4) I also realized that for some people (I'm looking at you, Alan), this all may be old hat, and admittedly Carr sometimes belabors his claims. I'm no student of the technology of reading, but even I--as one for whose college education was much shaped by the looming influence of Martin Heidegger--found myself a little impatient and non-plussed to realize that Carr only gets around to referencing "The Question Concerning Technology" (which is the central challenge to the problematic meaning of our modern relationship with tools) on the very last page of the last chapter of the book (p. 220). But my own philosophical preferences in terms of asking the questions which Carr is asking are mostly irrelevant insofar as the book itself is concerned: someone else might think he spends much too much time on the "plasticity" of the brain, or on the neurobiology of memory; someone else might think that he spends too much time on the invention of the bound volume, and the printing press which made it possible. I can only judge the book as it stands though, and for me, overall, it was revealing, persuasive, and not a little frightening. In regards to that last, Carr does exceptional work, smartly laying the groundwork--both scientific and historical--that helps the reader appreciate the unnerving implications of our rapid, at times manic, movement into the shallow mental world of the internet, and especially the implications of the claims made by those who breezily or should-shruggingly apologize for it. There are several of these, but my favorite--if that's that right word to use--was Clay Shirky, a brilliant salesman for our ever-more interconnected and individualized world, a fellow who has mystified me before. Carr both quotes and deconstructs:
Shirky, a digital-media scholar at New York University, suggested in a 2008 blog post that we shouldn't waste our time mourning the death of deep reading--it was overrated all along. "No one reads War and Peace," he wrote, singling out Tolstoy's epic as the quintessence of high literary achievement. "It's too long, and not so interesting." People have "increasingly decided that Tolstoy's sacred work isn't actually worth the time it takes to read it." The same goes for Proust's In Search of Lost Time and other novels that until recently were considered, in Shirky's cutting phrase, "Very Important in some vague way." Indeed, we've "been emptily praising" writers like Tolstoy and Proust "all these years." Our old literary habits "were just a side-effect of living in an environment of impoverished access." Now that the Net has granted us abundant "access," Shirky concludes, we can at last lay those tired habits aside.
Such proclamations...come off as the latest manifestation of the outré posturing that has always characterized the anti-intellectual wing of academia. But...there may be a more charitable explanation.... Shirky, and others like him, may be early exemplars of the post-literary mind, intellectuals for whom the screen rather than the page has always been the primary conduit of information....If you lack the time, the interest, or the facility to inhabit a literary work...then of course you'd consider Tolstoy's masterpiece to be "too long, and not so interesting." Although it may be tempting to ignore those who suggest the value of the literary mind has always been exaggerated, that would be a mistake. Their arguments are another important sign of the fundamental shift taking place in society's attitude towards intellectual achievement. Their words also make it a lot easier for people to justify that shift--to convince themselves that surfing the Web is a suitable, even superior, substitute for deep reading and other forms of calm and attentive thought. In arguing that books are archaic and dispensable...Shirky provide[s] the intellectual cover that allows thoughtful people to slip comfortably into the permanent state of distractedness that defines the online life. (pp. 109-110)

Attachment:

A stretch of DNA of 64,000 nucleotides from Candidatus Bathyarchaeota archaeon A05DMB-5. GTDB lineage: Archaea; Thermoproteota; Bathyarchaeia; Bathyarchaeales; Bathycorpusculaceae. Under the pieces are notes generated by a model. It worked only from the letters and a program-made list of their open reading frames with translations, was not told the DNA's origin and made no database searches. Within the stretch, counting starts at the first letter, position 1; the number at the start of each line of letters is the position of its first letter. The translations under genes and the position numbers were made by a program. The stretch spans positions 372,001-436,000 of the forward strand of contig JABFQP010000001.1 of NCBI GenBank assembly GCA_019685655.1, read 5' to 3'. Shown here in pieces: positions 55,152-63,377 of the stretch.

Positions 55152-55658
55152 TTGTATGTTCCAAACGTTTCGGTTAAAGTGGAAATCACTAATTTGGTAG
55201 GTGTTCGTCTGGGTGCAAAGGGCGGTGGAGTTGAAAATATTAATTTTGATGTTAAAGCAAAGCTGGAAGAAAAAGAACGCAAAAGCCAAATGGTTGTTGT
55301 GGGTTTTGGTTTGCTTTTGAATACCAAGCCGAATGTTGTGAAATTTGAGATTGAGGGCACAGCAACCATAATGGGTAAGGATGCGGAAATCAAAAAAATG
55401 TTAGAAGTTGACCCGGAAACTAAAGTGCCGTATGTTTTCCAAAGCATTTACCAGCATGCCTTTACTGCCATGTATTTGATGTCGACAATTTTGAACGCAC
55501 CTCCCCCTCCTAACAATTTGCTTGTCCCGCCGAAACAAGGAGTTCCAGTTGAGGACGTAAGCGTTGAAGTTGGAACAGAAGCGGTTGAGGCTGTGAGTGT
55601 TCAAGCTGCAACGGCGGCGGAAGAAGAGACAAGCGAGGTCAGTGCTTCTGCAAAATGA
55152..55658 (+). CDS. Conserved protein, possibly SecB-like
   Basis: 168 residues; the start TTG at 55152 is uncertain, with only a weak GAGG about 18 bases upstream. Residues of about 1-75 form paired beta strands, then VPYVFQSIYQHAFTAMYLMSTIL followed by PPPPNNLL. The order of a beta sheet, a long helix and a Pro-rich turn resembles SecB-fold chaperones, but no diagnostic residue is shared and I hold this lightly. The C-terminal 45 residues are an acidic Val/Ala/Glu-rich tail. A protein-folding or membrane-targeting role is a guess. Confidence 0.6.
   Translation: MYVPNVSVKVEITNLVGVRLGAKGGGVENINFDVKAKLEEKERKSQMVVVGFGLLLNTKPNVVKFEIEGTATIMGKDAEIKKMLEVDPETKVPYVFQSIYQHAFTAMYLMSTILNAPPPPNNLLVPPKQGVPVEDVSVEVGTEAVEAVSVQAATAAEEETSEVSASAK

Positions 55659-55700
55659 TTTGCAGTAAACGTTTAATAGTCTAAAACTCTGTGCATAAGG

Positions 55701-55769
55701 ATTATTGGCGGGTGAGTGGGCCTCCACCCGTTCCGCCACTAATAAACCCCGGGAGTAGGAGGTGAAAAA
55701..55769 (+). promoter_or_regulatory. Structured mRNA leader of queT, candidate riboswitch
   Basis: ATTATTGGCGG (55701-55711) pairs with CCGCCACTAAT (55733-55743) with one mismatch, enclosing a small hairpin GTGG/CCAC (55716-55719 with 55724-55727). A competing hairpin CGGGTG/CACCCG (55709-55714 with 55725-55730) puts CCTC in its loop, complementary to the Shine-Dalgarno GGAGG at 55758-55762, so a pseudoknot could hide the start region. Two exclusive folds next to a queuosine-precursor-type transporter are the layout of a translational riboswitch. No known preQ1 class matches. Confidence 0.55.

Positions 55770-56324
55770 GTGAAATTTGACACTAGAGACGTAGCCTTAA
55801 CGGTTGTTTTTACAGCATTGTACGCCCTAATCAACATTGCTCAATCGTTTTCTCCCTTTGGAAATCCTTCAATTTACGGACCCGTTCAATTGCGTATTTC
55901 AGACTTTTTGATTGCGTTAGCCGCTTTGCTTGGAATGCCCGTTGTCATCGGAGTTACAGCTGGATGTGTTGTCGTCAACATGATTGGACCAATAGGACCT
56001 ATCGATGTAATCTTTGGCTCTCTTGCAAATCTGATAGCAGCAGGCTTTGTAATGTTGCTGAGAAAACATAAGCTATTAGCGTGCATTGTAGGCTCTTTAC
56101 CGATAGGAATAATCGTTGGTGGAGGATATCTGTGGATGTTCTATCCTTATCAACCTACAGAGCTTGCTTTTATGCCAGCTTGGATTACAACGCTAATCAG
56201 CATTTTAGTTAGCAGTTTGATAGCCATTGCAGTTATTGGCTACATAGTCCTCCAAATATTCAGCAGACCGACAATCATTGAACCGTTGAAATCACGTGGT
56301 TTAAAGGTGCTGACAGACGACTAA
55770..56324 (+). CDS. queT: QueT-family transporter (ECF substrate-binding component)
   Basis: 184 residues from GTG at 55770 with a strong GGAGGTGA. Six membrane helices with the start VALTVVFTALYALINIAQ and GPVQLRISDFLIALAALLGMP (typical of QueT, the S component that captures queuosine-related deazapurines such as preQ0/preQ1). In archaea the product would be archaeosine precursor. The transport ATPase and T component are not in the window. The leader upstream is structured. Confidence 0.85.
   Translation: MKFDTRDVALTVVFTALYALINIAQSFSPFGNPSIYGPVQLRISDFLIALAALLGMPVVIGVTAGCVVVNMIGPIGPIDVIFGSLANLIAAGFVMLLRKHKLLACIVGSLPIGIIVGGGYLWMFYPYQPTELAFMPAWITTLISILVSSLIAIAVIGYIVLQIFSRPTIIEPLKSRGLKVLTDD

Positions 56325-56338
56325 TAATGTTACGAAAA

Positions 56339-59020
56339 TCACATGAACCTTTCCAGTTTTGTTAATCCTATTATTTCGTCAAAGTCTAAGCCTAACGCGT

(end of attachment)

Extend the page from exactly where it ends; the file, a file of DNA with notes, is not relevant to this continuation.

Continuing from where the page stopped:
5) Finally, it made me think about what I'm doing, and what I could be doing. I'll admit, in addition to sometimes frightening me, the book also sometimes pleased me, because some of what it persuaded me of simply clarified and strengthen my commitment to certain practices which I already prefer. As he presented study after study supporting the argument that most students don't remember what they read off a screen as well as what they read off a printed page, and don't listen as well to a lecture when it is spaced out in the midst of multimedia presentations (pp. 128-129), it made me feel better about being a mostly chalk-on-the-blackboard lecturer, and the fact that I give my students reading assignments from books they can hold and PDF files they can print out. And the fact that--as has been obvious to bloggers for years--web surfers overwhelmingly just don't read what they see online, but merely skim it, on average absorbing perhaps 18% of the verbiage in any given post at most as they hunt for the next hyperlink or interesting nugget of information (pp. 132-133), perversely made me feel good about my exhaustively lengthy blogging habits: no matter whether you write long posts or short, most people just aren't going to read more than the first "two or three lines of text" anyway. (Of course, the shorter and more frequent the posts, the greater the number of (non-)readers will any blog get, and so that's perhaps worth something. Actually, Carr inspired me to do a little blog research, and see how I stacked up in terms of average lengths of post against some of the other blogs on my blogroll. I write longer stuff than most everyone I read regularly--1045 words per post on average--but that's almost the same as Tim Burke--1037 per post--and anything that puts me in Tim's company leaves me happy. Among other individual bloggers: Hugo Schwyzer was 842, Peter Levine 733, Alan Jacobs 397, Jacob Levy 367, and Laura McKenna a speedy 251.)